“Fake or poor quality malaria drugs are boosting resistance in parts of southeast Asia, a problem that is likely to worsen unless tighter regulations are adopted, U.S. experts said Monday” at a hearing of the House Foreign Affairs Subcommittee on Africa, Global Health, and Human Rights, Agence France-Presse reports. “‘Drug resistance to the most effective drug available, artemisinin-based combination therapy, is developing and has been recognized in southeast Asia,'” Regina Rabinovich, director of infectious diseases at the Bill & Melinda Gates Foundation, said, according to the news service.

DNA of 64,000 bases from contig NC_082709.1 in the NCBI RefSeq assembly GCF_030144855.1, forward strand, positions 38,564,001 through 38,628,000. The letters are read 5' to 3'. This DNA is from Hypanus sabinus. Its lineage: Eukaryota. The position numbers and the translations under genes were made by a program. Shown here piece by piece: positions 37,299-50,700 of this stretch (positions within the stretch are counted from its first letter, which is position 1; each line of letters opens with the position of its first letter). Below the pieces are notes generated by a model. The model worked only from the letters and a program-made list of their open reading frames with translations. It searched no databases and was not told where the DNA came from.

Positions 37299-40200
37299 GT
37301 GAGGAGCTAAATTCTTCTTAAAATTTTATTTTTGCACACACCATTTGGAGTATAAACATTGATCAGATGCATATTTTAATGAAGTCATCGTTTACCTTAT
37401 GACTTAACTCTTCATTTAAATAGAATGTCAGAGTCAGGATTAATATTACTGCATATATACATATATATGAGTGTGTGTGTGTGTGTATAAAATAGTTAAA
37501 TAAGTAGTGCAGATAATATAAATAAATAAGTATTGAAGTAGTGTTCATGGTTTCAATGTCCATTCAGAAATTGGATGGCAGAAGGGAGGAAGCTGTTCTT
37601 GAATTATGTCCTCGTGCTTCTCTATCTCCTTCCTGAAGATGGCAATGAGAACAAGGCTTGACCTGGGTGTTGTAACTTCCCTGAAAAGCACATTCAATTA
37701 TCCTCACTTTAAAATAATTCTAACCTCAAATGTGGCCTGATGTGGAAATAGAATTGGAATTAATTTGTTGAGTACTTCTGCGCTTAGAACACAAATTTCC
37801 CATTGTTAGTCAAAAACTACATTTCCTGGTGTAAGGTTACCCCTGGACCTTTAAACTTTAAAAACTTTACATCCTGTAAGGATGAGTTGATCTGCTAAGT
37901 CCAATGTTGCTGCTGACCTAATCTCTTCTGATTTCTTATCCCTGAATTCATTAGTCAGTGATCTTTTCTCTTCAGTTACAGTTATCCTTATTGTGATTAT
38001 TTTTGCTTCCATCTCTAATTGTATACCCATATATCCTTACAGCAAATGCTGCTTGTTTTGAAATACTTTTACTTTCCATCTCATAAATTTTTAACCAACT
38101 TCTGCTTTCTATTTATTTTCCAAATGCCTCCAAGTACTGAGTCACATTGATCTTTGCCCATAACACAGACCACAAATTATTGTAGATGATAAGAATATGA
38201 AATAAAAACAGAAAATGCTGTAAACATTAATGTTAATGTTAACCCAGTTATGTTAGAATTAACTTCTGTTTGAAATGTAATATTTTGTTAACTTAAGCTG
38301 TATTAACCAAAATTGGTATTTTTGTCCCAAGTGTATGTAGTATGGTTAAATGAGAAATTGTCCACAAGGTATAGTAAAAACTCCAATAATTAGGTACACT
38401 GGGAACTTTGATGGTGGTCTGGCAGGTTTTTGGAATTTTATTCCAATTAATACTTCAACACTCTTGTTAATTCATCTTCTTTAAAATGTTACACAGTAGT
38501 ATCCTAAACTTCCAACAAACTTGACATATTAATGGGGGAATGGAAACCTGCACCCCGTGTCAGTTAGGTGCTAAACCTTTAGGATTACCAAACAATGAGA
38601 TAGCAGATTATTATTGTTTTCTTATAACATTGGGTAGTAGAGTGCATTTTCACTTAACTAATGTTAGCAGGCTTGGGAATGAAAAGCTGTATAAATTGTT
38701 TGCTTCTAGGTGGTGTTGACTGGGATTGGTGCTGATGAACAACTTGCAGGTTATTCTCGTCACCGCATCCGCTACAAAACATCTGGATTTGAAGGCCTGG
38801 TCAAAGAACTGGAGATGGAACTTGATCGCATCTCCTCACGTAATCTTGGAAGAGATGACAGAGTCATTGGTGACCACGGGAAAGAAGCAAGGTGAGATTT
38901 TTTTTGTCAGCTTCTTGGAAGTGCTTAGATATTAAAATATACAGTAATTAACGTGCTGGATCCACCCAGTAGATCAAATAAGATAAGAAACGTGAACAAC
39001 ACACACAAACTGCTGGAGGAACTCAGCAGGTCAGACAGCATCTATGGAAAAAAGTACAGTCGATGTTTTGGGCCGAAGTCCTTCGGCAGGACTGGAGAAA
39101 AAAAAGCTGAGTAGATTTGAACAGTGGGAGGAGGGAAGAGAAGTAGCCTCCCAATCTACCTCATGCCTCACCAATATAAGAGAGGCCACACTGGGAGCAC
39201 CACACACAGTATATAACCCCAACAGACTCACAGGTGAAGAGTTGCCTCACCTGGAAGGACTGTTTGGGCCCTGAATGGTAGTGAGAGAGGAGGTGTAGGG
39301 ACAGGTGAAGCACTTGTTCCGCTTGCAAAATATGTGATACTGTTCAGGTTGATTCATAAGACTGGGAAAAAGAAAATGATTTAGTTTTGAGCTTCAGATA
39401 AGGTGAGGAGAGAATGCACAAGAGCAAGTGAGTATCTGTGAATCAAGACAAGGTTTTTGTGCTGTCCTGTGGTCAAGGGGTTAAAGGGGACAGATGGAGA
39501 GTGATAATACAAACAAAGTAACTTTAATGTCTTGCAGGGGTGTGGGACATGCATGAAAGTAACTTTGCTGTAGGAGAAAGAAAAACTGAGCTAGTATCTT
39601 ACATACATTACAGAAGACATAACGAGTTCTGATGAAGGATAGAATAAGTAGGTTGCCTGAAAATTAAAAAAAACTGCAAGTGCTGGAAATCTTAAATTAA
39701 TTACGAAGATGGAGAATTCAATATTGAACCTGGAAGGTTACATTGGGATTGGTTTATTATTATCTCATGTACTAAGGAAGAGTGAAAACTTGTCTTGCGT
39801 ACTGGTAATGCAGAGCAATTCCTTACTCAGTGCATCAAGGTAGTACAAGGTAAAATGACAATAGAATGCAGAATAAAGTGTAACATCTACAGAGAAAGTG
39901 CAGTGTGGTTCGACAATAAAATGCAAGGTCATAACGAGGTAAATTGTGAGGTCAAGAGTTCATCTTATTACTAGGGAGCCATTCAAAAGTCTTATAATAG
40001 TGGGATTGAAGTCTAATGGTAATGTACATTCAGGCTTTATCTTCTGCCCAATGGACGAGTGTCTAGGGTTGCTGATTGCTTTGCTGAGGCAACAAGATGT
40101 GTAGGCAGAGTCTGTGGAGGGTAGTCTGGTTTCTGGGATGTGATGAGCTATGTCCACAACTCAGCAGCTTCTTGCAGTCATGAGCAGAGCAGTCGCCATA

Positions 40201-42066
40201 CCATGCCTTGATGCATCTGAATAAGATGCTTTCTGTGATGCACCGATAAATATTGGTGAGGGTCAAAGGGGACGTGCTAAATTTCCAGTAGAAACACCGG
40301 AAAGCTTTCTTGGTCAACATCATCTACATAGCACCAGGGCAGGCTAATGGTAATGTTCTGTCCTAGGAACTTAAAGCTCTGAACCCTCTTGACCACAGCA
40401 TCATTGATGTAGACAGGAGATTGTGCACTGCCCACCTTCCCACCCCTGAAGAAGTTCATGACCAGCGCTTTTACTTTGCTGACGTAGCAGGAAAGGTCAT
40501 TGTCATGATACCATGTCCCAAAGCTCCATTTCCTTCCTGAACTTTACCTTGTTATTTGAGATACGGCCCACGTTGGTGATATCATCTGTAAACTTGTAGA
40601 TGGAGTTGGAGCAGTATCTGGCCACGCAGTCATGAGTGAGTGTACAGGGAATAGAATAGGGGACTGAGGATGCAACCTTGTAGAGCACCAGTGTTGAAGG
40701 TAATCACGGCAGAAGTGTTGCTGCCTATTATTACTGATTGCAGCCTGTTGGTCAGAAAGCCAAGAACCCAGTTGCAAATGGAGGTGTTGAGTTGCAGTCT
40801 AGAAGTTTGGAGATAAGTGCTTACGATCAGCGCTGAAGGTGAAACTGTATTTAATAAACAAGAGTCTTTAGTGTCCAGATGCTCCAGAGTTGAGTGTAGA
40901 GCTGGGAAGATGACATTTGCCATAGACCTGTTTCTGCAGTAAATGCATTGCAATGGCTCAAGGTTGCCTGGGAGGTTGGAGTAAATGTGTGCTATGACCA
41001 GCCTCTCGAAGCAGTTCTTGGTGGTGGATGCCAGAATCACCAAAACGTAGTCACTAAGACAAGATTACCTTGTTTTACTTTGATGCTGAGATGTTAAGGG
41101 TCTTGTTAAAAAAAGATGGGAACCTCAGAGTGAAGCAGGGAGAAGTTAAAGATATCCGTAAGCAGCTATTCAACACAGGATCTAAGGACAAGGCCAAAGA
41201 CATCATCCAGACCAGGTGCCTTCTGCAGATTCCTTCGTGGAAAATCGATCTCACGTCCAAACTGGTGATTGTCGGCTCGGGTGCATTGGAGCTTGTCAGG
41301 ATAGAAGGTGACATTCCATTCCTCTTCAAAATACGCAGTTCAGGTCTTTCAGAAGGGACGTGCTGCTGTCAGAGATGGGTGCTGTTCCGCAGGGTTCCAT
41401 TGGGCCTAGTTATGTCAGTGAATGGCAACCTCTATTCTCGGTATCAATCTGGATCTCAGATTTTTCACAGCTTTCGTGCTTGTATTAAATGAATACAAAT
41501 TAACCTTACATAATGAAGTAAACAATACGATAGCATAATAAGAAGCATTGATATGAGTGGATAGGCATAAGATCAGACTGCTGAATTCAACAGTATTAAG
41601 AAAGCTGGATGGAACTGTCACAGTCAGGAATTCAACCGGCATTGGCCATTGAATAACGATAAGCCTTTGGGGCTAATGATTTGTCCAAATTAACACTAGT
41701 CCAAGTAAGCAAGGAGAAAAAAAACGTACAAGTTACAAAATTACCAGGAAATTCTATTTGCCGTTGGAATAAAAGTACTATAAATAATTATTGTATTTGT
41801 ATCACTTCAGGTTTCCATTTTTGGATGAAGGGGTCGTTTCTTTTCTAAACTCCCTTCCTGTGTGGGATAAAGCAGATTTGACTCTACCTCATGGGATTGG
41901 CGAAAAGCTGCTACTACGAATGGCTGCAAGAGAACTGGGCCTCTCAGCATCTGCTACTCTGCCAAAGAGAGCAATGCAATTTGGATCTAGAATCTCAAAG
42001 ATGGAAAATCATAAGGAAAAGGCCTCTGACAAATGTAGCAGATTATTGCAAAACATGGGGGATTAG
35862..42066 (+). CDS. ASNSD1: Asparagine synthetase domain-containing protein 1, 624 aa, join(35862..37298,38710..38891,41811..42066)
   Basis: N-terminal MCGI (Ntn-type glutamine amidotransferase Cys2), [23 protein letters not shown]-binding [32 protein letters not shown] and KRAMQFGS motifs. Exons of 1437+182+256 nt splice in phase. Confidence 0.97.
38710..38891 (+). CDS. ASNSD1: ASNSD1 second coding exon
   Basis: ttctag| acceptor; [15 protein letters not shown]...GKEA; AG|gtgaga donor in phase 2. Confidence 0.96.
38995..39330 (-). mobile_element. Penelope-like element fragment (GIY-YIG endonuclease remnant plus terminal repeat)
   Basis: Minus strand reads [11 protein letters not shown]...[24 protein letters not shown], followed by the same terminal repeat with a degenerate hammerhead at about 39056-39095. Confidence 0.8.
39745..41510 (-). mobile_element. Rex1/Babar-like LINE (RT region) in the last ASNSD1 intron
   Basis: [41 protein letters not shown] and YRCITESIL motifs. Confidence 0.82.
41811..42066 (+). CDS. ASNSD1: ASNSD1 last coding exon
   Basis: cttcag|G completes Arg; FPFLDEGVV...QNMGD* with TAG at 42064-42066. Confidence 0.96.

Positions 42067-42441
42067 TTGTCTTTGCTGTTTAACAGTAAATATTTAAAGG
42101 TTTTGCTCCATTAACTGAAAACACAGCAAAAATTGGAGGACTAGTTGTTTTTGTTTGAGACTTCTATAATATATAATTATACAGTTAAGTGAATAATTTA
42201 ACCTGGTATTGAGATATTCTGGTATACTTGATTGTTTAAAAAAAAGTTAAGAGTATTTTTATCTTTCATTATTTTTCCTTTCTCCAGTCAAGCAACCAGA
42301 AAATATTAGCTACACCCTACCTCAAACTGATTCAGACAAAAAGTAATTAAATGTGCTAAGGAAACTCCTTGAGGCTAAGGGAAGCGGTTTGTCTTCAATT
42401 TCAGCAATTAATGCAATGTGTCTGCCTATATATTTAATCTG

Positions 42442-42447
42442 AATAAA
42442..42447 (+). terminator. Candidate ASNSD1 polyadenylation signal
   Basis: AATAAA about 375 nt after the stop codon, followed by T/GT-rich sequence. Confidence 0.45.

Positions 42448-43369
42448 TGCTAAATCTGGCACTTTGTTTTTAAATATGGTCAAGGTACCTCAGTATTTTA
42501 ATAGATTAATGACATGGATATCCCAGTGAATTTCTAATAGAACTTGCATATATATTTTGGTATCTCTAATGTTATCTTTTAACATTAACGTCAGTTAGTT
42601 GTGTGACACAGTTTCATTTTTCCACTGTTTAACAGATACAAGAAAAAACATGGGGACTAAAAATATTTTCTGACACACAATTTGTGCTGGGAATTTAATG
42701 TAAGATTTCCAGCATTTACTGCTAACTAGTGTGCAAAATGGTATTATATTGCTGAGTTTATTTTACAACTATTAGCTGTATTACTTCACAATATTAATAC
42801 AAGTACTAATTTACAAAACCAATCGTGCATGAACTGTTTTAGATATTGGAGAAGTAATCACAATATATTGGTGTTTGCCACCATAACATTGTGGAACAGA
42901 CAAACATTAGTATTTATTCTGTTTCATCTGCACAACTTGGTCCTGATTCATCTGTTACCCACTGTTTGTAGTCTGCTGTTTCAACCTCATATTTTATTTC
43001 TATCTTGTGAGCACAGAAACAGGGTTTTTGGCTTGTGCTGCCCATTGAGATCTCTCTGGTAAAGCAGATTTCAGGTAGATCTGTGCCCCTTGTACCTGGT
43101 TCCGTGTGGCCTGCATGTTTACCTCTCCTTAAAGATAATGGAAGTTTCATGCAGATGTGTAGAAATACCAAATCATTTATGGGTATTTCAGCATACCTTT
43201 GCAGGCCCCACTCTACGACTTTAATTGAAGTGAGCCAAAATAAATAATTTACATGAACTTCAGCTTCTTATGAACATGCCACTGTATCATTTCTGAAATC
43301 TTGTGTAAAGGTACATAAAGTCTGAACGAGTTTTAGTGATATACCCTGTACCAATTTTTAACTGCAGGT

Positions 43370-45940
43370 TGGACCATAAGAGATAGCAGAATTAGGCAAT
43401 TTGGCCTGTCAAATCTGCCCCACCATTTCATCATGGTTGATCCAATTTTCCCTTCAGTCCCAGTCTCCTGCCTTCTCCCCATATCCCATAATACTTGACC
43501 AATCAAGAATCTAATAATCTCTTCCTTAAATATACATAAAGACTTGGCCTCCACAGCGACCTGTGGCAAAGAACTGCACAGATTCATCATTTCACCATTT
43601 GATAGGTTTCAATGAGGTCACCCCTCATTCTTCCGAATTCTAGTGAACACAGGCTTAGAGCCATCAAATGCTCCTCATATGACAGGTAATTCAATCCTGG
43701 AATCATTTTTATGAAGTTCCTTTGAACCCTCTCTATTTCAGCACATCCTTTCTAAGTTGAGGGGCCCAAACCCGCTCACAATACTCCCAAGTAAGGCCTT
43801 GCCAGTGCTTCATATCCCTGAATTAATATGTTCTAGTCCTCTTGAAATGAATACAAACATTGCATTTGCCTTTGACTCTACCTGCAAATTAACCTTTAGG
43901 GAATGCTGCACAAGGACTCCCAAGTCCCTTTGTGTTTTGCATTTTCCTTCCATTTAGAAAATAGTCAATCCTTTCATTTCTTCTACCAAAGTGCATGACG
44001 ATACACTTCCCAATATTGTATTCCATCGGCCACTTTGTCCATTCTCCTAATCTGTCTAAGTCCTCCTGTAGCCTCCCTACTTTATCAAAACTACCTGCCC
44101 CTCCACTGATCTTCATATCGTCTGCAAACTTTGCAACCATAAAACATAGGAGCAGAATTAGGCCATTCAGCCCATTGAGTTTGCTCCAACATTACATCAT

Multi-drug resistant bacteria “are increasing their grip in Europe with rates of drug resistance in one type of bacteria reaching 50 percent in the worst-hit countries, health officials said Thursday,” Reuters reports. “In a report [.pdf] on multi-drug resistant bacteria, … the European Center for Disease Prevention and Control (ECDC), which monitors disease across the European Union, said the need to combat resistance was ‘critical,'” the news agency writes, adding, “To a large extent, antibiotic resistance is driven by the misuse and overuse of antibiotics, which encourages bacteria to develop new ways of overcoming them” (Kelland, 11/17).